An Oenophile’s Delight in Delavan

Staller Estate Surprises with Supple Wines

Grapes & Vines
Story by Kristine Hansen


When visitors drive up the gravel road to Staller Estate Winery, off County Highway A in Delavan, co-owner Wendy Staller wants them to bowl over in shock.

“I know a lot of people feel, being out in the country, they’re just going to get this little mom-and-pop shop, which we are, but we’re also a winery,” the 33-year-old Staller says. “A lot of people are not sure when they pull up. It really surprises them, based on what they see from the outside.”

The view from the outside is indeed rustic and not likely to inspire visions of a slick Napa Valley-style winery. But once inside visitors notice a glossy, sophisticated tasting room with a bar-height counter and a spacious room filled with little trinkets – from art to culinary goods, much of it carrying Wisconsin roots, and dozens of wine-related gadgets – for sale. Upon arrival, patrons can not only sip through a flight of Staller wines but also linger over wine and truffle pairings, as well as spring for a picnic platter featuring a baguette, dried fruits, olives and choice of cheese. It’s also possible to bring your own picnic lunch and dine right next to the winery’s estate vineyard, a rare treat in this agricultural zone that hasn’t, until now, been home to a vineyard.

Live music fills the attached gazebo on Saturday afternoons throughout the summer and a Wine & Dine multi-course meal (pairing Staller wines with food from The Black Sheep, a fine-dining, farm-to-table restaurant in nearby Whitewater) is hosted on the second Sunday of each month year-round, for $40 per person. New this year is a Saturday afternoon concert series with a different musical group each week; a chamber orchestra has committed to five of the concerts already.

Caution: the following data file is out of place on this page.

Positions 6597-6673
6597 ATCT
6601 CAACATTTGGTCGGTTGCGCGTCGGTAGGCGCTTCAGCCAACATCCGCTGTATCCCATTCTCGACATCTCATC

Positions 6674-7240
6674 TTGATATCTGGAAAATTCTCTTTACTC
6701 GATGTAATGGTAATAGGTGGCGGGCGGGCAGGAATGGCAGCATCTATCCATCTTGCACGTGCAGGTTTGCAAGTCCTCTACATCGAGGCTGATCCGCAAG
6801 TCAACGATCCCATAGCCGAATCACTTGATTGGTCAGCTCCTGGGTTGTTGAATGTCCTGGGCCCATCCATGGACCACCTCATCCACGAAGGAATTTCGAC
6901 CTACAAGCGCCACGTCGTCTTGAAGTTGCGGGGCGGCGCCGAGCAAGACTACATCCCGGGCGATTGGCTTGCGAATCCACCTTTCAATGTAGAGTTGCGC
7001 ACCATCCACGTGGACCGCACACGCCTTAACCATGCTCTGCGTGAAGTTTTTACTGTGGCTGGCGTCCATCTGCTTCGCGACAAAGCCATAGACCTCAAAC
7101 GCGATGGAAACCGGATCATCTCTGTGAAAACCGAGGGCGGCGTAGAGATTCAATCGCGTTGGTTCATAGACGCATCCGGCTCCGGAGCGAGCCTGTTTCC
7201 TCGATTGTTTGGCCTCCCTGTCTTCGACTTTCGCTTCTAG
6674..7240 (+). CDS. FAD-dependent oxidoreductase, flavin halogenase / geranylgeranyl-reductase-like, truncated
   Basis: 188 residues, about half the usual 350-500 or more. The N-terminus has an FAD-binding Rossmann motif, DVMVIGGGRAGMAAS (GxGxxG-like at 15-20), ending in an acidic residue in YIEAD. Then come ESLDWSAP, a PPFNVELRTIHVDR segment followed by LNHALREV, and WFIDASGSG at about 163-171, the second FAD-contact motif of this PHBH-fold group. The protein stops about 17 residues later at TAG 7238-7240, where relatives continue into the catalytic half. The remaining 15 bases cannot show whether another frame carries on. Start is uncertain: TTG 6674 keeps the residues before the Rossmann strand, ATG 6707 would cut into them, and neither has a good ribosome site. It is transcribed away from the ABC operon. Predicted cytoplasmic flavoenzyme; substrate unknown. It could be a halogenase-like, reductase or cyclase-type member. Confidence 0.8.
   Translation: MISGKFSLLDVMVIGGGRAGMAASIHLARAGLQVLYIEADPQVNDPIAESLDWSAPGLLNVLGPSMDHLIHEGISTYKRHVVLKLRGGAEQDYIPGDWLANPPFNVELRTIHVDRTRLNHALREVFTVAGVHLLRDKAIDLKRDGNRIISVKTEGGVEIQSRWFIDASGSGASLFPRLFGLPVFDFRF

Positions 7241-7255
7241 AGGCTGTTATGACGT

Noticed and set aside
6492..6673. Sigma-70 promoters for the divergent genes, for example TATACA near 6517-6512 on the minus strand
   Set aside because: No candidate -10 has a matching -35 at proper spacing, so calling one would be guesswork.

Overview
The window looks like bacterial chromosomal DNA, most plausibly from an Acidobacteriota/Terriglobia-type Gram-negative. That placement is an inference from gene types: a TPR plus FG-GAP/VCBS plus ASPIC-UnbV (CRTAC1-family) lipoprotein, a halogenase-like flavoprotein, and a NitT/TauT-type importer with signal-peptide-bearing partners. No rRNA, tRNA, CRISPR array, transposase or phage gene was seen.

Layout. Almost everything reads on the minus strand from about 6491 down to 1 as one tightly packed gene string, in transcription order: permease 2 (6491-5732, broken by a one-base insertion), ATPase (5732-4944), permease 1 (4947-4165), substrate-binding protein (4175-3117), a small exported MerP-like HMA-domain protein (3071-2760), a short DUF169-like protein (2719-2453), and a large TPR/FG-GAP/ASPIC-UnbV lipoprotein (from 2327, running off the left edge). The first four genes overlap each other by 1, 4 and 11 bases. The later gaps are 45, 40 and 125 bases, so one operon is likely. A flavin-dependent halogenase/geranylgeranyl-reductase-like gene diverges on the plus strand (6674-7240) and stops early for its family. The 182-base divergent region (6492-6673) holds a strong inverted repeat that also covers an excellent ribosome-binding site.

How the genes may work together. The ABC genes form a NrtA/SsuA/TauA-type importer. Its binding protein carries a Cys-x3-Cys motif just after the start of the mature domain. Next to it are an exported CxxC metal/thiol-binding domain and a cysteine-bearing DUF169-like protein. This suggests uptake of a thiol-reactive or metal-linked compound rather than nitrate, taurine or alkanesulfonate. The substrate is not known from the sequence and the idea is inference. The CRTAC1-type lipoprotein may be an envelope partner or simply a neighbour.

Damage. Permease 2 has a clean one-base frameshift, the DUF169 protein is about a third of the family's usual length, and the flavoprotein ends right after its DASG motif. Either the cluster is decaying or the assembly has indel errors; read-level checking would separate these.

A former dairy barn (red, of course) and part of an orchard that once housed hogs and chickens is now ground central for a winery producing award-winning wines using only cold-climate grapes. In the shell of a machine shed built in the 1960s, Wendy and her husband Joe carved out a new life into the building, creating a winemaking facility that put out their first vintage in the fall of 2007. That same year they planted rows of vines on a two-acre plot behind the winery; the Port grapes were ready to harvest last fall after the typical three- to five-year maturation period and other varietals will be picked beginning this fall. Until then they’ll continue to rely on grapes from contract growers in Southern Wisconsin; Durand, Ill; and Upstate New York. So far, the couple has earned 50 awards for their wines. The tasting room opened in May of 2008.

Upon arrival, patrons can not only sip through a flight of Staller wines but also linger over wine and truffle pairings, as well as spring for a picnic platter featuring a baguette, dried fruits, olives and choice of cheese.